OMB PHE Update | May 11
From Global Medical Response
It is with a heavy heart that we inform you that Jacob’s family made the decision to remove him from life support. This decision did not come easy; it came after many tests and conversations and much consideration to his condition. Jacob fought hard, but unfortunately the injuries he sustained were so damaging, he was not able to survive them.
Jacob made such a big impact in our community with each interaction he had. He was dedicated and driven to succeed and continually looking for his next accomplishment. To Jacob, failure was a setback, but it didn’t stop him from working harder to succeed. His family meant everything to him, and the smiles we have seen in recent photos show the love he had for his family and friends. He made an even bigger impact on our family here at AMR and we feel like we are all better people after being touched by Jacob and his family.
These past two weeks have been difficult for the entire GMR family. We appreciate all the support you have given to our local teams as well as the family. CISM teams have been working in Arizona to help our teams there, and GMR Life teams have been offering support across all our operations. I encourage you to reach out to them and to our HR teams, and to use EAP resources.
When final arrangements have been made, we will notify our local teams.
If you would like to help the family, a Go Fund Me account has been established.
Glenn Kasprzyk, Southwest Region President
Jackie Evans, Regional Director
Global Medical Response
Our hearts are broken for the families, colleagues, and friends of those impacted.
Cindy Elbert Insurance Services, Inc.
Cindy Elbert Insurance Services has been providing insurance services to ambulance companies nationwide since 1982. We understand the impact the pandemic is having on our essential mobile healthcare industry. These are trying times. Thank you for your commitment and dedication. Thank you for your compassion, collaboration and courage. EMS are everyday heroes. During these uncertain times, our priority has been to listen passionately and to provide exceptional insurance support to respond to our ambulance service customer’s insurance needs, concerns and questions. We are all in this together. We are here for you. Thanks for being here for us.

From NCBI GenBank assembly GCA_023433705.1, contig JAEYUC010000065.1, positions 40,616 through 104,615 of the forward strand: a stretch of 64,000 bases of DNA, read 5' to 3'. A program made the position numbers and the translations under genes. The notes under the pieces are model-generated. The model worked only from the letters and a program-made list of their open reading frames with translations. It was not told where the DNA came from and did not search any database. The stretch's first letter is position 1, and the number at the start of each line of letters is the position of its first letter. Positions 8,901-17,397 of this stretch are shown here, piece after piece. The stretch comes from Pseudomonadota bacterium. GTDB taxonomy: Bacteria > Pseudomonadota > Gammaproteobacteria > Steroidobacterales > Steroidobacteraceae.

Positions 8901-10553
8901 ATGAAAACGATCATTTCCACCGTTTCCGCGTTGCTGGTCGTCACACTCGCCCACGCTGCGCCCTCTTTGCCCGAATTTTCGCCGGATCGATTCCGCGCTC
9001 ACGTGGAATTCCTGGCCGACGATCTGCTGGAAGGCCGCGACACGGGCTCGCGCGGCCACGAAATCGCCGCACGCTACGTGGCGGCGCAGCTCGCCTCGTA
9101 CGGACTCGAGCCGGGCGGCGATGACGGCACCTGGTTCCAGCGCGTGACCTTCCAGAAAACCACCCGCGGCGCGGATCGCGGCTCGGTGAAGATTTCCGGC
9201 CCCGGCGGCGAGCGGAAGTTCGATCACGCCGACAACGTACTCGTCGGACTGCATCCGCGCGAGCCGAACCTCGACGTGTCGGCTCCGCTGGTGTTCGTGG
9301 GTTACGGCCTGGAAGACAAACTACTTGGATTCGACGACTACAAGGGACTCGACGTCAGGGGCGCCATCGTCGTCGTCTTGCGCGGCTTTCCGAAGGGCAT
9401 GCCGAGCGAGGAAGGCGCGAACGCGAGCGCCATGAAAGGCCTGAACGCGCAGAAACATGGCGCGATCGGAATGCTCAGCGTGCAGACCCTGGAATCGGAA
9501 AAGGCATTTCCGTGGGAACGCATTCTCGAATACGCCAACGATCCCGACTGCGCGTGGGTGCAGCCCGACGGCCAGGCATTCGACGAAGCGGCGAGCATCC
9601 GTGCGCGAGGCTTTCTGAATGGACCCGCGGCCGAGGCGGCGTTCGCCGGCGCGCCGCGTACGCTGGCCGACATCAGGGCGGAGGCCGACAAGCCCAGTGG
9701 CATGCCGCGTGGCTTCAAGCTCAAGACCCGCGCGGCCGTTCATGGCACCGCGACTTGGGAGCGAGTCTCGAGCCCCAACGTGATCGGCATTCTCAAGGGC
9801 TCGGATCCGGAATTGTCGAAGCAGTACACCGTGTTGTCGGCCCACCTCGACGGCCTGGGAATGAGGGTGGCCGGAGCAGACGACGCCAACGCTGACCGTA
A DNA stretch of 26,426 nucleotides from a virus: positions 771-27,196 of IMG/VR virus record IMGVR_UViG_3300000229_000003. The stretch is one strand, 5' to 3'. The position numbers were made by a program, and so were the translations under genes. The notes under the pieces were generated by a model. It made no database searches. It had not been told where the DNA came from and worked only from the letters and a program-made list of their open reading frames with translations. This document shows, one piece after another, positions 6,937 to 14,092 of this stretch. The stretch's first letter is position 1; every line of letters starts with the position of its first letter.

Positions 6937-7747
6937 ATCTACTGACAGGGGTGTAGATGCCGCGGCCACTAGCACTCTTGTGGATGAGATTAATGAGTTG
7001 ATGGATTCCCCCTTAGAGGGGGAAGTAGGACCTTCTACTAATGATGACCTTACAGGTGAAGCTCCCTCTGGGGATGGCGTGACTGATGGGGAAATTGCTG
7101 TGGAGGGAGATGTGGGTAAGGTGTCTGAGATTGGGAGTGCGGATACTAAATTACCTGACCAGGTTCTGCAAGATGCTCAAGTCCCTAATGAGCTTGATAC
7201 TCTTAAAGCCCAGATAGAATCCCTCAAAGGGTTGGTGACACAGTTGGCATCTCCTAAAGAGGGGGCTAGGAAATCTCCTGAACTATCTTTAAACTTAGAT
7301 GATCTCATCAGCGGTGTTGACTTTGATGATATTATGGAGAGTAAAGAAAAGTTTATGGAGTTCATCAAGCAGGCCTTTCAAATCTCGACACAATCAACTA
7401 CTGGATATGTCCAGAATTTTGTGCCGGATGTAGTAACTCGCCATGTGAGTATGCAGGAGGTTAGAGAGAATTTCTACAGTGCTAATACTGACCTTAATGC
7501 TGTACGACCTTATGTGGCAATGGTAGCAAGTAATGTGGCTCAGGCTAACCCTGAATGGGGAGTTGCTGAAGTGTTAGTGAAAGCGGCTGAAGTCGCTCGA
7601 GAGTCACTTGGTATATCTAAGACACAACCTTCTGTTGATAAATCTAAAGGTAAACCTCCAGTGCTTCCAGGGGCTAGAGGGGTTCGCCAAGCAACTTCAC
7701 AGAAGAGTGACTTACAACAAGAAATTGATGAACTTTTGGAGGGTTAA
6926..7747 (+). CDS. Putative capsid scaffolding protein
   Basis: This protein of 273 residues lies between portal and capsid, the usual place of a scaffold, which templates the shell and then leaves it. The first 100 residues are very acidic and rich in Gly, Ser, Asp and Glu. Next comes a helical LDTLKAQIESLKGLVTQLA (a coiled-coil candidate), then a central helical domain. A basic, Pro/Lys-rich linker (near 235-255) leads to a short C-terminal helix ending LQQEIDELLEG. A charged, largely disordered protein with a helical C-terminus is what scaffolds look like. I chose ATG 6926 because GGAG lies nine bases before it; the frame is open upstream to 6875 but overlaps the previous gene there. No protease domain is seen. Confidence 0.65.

Visit our website: http://www.ambulanceinsurance.com
From the Wall Street Journal on July 5
Some Hospitals in Southern, Western U.S. States Near Capacity Amid Coronavirus Outbreaks
Top officials in southern and western U.S. cities and states with growing coronavirus cases sounded the alarm Sunday, saying hospitals were near capacity and that stricter social-distancing enforcement was needed to stem the growing outbreaks.
40 Under 40 nominees were selected based on their contributions to the American Ambulance Association, their employer, state ambulance association, other professional associations, and/or the EMS profession.
Nominated by: Amanda Jennings (Priority Ambulance – Knoxville, TN)
Adam joined the Maricopa Ambulance team in 2016 when the company started up in Maricopa County, Arizona. As the company grew, Adam quickly advanced from Paramedic Supervisor to EMS Director in less than two years due to his talent and commitment to serving his communities. Adam Stockton currently serves as EMS Director for the 9-1-1 service areas of Glendale and Goodyear where he was instrumental in the implementation and optimization of those systems in 2019.
Adam served as the lead supervisor for the City of Scottsdale during the startup of the city’s 9-1-1 EMS system and was instrumental in the startup of the City of Surprise backup 9-1-1 service.
Adam’s interest and dedication to EMS stems from his father who has been a Paramedic in the Avondale/Goodyear areas in Central Arizona for 25 years.
Adam is an Arizona native who resides in Litchfield Park with his wife and two children.
Adam Stockton’s accelerated growth trajectory within Maricopa Ambulance is evidence of his career potential to be a leader in the EMS industry. From day one, Adam’s dedication and talent was recognized by top leadership and promoted at the organization. Advancing from field employee to senior management in less than two years, Adam has risen to and exceed every challenge presented to him.
Adam Stockton was a member of the original team of employees that started up Maricopa Ambulance, an ambulance service created in 2016 to provide choice to medical facilities in Arizona’s most populous county. Starting as a Paramedic, Adam was promoted to Field Supervisor and them to Director of EMS for the West Valley 9-1-1 operations.